For investors such as Nicholos Venditti at Thornburg, those risks, coupled with the narrowest high-yield spreads in more than four years, mean he won’t be purchasing the securities.

“It’s just the absolute wrong time to be buying that type of risk,” he said. “Credit spreads have compressed to as tight as they’ve ever been, and it doesn’t help the cause when you have something happen with multiple deaths.”

The April 17 Texas blast flattened 50 homes and injured 200. A nursing home, hospital and two schools are within a mile of the facility.

The closest residents to the planned Iowa plant live a quarter-mile away, said Gary Folluo, a member of the Lee County Board of Supervisors. The local fire department has had multiple meetings to discuss precautionary measures, he said by phone.

Job Producer

The plant will provide as many as 3,500 construction jobs for the county of 35,617, and 165 full-time jobs once the facility is operational, Folluo said. Lee County in February had a jobless rate of 9 percent, compared with 5 percent statewide, U.S. Labor Department data show.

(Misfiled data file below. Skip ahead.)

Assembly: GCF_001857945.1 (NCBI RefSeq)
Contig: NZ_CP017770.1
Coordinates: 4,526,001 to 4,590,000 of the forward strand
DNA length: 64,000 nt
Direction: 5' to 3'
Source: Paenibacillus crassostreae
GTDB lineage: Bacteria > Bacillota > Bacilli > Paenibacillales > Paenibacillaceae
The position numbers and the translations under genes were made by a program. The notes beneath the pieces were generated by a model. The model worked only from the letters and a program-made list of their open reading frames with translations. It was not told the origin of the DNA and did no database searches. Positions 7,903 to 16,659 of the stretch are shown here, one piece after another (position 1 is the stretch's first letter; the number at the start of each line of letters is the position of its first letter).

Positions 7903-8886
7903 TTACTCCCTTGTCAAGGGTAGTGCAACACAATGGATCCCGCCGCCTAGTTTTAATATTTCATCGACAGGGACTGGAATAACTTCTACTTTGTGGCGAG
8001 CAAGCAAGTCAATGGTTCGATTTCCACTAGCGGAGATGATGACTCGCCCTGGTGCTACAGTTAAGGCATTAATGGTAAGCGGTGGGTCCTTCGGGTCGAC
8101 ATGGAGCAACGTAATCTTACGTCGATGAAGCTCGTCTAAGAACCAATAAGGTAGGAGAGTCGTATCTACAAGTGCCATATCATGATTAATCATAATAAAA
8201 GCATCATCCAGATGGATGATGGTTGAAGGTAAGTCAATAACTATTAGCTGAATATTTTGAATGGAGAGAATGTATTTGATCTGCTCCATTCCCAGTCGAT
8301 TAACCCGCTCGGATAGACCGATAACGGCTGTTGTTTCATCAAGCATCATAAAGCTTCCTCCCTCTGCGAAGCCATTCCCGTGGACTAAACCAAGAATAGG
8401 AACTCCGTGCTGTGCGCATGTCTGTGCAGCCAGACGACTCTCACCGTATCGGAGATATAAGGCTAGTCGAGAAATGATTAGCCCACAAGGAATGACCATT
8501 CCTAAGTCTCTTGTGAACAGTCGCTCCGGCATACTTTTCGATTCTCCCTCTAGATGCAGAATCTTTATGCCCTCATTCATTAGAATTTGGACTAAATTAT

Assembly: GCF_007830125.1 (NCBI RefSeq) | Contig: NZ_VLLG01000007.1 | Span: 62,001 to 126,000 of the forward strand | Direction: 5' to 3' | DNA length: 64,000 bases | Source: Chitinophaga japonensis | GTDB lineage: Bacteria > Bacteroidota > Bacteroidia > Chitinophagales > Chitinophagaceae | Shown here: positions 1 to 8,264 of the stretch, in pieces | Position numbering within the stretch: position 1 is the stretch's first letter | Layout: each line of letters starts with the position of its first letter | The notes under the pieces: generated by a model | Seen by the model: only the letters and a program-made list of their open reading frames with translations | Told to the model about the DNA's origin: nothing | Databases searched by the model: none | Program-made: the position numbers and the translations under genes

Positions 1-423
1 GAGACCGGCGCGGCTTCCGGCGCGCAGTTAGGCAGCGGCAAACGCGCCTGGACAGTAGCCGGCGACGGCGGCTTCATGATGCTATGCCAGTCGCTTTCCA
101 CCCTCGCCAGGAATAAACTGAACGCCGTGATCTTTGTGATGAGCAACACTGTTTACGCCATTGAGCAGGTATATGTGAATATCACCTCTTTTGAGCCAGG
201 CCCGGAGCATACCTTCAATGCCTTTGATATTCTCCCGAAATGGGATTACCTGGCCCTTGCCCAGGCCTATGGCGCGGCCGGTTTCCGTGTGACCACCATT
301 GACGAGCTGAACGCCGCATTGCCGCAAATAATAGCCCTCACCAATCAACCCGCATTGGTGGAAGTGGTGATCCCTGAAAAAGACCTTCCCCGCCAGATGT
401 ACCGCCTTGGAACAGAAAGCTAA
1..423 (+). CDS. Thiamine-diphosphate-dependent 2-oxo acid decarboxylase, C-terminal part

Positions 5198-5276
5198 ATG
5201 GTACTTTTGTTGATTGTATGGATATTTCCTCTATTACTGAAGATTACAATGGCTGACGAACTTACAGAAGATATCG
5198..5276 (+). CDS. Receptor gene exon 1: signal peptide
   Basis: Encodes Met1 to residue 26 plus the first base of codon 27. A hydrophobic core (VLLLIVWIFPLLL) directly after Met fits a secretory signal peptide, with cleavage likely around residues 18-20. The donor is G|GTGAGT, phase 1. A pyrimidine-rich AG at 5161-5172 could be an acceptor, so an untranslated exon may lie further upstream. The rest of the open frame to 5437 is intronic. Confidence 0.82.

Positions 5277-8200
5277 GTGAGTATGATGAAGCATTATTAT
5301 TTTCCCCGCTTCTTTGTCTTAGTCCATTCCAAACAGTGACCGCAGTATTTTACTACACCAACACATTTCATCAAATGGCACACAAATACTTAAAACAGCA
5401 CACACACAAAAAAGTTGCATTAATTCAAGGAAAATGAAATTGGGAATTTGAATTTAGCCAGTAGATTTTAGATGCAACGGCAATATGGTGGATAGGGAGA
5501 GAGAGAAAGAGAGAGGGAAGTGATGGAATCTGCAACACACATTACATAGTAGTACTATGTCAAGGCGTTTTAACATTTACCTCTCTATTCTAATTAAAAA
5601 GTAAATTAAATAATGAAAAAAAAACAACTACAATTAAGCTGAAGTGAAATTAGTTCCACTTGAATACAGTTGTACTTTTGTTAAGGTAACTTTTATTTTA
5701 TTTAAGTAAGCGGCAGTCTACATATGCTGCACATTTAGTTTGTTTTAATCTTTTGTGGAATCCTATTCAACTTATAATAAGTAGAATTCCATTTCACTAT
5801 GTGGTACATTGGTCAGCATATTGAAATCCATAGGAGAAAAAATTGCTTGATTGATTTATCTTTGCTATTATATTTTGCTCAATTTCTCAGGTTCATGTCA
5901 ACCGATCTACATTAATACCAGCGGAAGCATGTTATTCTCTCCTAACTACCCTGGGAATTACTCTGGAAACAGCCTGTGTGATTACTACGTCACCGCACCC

Standard & Poor’s and Fitch Ratings both grade the project debt BB-, three levels below investment grade. S&P said in its report that construction “dominates credit risk” and that the rating could increase to as high as BB+, one level below investment grade, once the facility begins producing fertilizer. The bonds mature from 2019 to 2025.

The plant benefits from its location in Iowa, the biggest corn-producing state and the largest consumer of nitrogen-based fertilizer, while also bordering Illinois and Missouri, which will lower transportation costs, Folluo said.

“People are excited -- it could be the start of a new sector in high-yield,” said Toboja at Ziegler.

The Iowa sale will represent about 20 percent of the $6 billion of planned muni borrowings this week, in the smallest issuance wave since March, data compiled by Bloomberg show.

Ten-year benchmark munis yield 1.76 percent, close to the lowest since January. The tax-exempt bonds are still cheaper than similar-maturity Treasuries, which yield about 1.66 percent.

The yield ratio between the two securities is 106 percent, the highest in about three weeks. The greater the figure, the less expensive munis are compared with federal debt.

(For more credit-market news, click on TOP CM. For Municipal Credit Markets column alerts, see SALT MUNCREDIT.)